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Very twangy G and D String

Discussion in 'Strings [BG]' started by RandalPinkFloyd, Aug 1, 2012.


  1. RandalPinkFloyd

    RandalPinkFloyd

    Jun 3, 2012
    Just got a brand new Spector Legend Classic 4. Took it out of the box, changed the battery in case this one had been sitting awhile (put a new one in). I initially left the settings on my practice amp alone (Treble was at noon, mid's at about 10 10 or 11'oclock, bass at about 3 or 4 o'clock), tuned it and then went to play. I'm running an AMPEG ba-112. Double checked tuning, and went to play and I noticed that my open D was pretty twangy and my G string was very twangy. I tried recording it but it doesn't catch how twangy it is as I don't have any good recording equipment yet.
    I mean it almost sounds like a banjo or something on the open G. That bad. I turned and tested every dad blame possible on the amp and bass for 2 hours but can't get the twang gone without compromising the sound almost completely. I mean, i've crawled through some of the different settings slowly and tirelessly and I'm getting frustrated. The only way to get rid of the twang completely is to completely cutout mid's on amp and bass, crank the bass to 11 and at this point, you have to crank the gain so much to hear the D or G strings, meanwhile playing anything on the E rattles china in every house on this street.

    Oddly enough, I can get the perfect sound I want out of E and A and even some spots on the D string around from frets 7-15 with this problem, but open D to 6, Open G or any fret use from 1 to 6 or 7 or whatever on G is too twangy.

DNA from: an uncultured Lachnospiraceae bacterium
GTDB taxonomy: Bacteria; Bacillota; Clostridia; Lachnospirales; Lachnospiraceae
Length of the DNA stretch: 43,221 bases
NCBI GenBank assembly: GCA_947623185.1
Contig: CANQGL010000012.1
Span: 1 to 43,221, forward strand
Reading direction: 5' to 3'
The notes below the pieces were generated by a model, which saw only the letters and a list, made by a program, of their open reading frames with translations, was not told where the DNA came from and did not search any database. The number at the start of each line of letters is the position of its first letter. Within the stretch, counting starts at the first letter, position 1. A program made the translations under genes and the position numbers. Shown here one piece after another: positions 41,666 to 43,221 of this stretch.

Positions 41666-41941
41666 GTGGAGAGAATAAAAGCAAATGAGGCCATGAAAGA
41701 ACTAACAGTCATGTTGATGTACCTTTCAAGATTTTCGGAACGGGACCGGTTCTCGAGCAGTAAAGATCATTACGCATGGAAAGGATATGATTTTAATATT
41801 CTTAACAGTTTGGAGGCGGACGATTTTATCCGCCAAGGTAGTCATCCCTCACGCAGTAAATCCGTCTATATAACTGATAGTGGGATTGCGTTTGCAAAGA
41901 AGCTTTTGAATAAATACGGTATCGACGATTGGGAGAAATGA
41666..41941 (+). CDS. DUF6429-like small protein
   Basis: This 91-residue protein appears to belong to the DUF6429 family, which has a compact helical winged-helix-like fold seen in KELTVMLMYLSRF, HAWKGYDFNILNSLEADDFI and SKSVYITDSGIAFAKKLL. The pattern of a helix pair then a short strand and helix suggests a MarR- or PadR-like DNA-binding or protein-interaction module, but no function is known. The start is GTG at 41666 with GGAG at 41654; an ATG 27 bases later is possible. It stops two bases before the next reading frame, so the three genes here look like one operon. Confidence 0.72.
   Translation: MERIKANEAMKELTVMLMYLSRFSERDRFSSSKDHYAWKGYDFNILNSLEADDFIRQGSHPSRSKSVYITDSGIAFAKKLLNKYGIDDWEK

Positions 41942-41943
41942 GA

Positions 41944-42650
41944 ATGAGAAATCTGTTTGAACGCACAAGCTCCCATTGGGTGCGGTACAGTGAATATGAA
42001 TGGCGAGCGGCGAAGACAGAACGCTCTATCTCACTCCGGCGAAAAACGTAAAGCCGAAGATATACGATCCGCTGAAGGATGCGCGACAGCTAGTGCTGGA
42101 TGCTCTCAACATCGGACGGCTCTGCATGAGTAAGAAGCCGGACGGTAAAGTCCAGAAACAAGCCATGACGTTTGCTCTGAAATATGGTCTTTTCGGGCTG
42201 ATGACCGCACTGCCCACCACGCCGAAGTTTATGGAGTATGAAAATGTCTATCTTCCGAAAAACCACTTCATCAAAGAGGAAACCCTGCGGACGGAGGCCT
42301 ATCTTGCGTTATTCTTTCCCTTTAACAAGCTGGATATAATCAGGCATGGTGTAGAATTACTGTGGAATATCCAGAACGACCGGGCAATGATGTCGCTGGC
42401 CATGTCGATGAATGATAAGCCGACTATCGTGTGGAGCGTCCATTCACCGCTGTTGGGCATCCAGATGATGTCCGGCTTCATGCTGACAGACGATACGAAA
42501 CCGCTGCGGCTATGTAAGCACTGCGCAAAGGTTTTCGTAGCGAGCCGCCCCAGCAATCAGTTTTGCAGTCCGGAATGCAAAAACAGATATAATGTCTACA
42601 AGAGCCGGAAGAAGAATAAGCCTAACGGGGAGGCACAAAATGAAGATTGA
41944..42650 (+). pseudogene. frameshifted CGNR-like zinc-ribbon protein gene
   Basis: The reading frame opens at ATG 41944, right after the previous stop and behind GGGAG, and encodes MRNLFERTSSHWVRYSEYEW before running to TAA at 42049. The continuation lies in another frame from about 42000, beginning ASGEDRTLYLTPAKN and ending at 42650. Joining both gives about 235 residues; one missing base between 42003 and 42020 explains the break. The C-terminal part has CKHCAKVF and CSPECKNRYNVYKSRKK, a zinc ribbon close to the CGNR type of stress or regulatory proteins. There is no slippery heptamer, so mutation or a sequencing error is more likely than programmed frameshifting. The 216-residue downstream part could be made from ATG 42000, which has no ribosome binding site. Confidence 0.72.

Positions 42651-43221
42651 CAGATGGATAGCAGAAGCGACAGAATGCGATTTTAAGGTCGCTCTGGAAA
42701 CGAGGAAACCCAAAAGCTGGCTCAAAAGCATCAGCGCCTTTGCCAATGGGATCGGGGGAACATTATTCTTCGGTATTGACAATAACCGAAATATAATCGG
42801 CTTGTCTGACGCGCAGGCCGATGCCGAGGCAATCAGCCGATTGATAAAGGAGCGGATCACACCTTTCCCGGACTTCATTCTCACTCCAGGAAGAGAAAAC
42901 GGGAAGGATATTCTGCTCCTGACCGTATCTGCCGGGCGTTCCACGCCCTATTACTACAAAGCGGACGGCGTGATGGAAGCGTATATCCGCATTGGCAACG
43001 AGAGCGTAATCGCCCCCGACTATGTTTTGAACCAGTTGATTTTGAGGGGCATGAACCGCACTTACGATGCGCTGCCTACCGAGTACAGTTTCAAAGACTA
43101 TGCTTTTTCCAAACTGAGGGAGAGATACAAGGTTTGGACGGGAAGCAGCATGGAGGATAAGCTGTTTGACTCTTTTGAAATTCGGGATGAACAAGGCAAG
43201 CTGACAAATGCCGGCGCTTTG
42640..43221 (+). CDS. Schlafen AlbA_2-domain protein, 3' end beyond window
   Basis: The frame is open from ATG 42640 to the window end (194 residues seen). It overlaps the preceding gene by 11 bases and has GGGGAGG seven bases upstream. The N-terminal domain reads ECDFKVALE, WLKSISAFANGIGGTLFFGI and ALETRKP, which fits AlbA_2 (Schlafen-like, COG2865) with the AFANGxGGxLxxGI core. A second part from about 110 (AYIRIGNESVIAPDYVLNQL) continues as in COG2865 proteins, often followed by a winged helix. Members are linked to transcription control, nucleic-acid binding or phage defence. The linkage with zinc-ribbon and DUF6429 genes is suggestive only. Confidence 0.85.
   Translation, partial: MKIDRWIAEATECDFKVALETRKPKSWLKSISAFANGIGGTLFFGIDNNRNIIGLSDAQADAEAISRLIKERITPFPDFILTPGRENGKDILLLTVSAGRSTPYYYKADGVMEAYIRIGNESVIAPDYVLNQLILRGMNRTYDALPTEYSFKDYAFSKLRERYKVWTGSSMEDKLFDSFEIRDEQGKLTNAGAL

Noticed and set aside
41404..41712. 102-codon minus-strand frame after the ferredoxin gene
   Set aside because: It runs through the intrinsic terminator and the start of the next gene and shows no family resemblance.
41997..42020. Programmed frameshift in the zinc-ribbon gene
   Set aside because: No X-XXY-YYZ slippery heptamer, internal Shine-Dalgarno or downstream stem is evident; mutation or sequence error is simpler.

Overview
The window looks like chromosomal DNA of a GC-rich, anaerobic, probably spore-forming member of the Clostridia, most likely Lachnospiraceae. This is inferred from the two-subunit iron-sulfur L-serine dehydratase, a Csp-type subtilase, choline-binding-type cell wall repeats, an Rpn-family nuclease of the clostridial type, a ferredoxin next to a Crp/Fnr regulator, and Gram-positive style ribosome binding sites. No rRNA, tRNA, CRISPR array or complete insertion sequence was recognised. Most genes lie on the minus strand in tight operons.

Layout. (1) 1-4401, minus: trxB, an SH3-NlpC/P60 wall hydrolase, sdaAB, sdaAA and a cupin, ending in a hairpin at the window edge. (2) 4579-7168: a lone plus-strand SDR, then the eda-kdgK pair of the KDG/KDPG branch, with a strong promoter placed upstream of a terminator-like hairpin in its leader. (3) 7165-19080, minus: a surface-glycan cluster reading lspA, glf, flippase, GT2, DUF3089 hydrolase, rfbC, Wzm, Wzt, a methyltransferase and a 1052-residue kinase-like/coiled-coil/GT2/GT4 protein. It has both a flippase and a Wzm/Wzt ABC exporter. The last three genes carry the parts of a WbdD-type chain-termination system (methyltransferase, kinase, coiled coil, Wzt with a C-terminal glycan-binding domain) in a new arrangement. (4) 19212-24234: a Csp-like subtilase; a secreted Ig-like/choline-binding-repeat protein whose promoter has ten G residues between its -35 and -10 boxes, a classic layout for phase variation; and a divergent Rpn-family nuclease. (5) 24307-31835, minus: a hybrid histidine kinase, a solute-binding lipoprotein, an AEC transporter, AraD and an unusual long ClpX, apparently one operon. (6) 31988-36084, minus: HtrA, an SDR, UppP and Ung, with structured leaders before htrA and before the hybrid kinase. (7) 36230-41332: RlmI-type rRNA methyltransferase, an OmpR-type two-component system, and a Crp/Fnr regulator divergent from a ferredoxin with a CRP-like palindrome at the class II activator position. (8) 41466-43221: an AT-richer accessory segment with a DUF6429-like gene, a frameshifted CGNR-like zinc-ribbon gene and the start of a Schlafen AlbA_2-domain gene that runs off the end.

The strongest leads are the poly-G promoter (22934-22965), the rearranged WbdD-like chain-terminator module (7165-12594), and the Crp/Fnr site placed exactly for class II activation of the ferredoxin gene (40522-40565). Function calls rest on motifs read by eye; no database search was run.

Could it be a bad string? Truss rod maybe? Everything looks fine but this is only my 3rd bass so I'm not exactly an expert. Just a guy playing for hours every day for the past few months. :help:
     
  2. PBnJBassist

    PBnJBassist

    Mar 8, 2011
    Dallas, TX
    What brand and type of strings are these? Rounds? Flats? Ernie Ball? Rotosound? o_O
     
  3. RandalPinkFloyd

    RandalPinkFloyd

    Jun 3, 2012
    Not sure, I can't seem to find any documentation on what comes on these stock. The manual doesn't say.
     
  4. SoVeryTired

    SoVeryTired Endorsing nothing, recommending much

    Jul 2, 2011
    Milton Keynes, UK
    A bad string would sound dead rather than twangy. truss rod would affect the action and possibly lead to buzzing, but unlikely to cause 'twanginess'.

    I'd suggest you just don't like the strings, with the D and G maybe being thinner than you're used to. The simplest solution is to get new strings. As this isn't your first bass, start with what you've played happily in the past.
     
  5. Maybe try raising the pickups on the G side?

    My P Bass with flats had a very twangy G string, which was very different from every string in comparison. I actually brought the pickup closer to the G string and found that it helped beef it up. That doesn''t work, try new strings.
     
  6. RandalPinkFloyd

    RandalPinkFloyd

    Jun 3, 2012
    Thanks guys. I'll try raising the action and then thicker strings to see if that does the trick.
     
  7. FunkMetalBass

    FunkMetalBass

    Aug 5, 2005
    Phoenix, Arizona 85029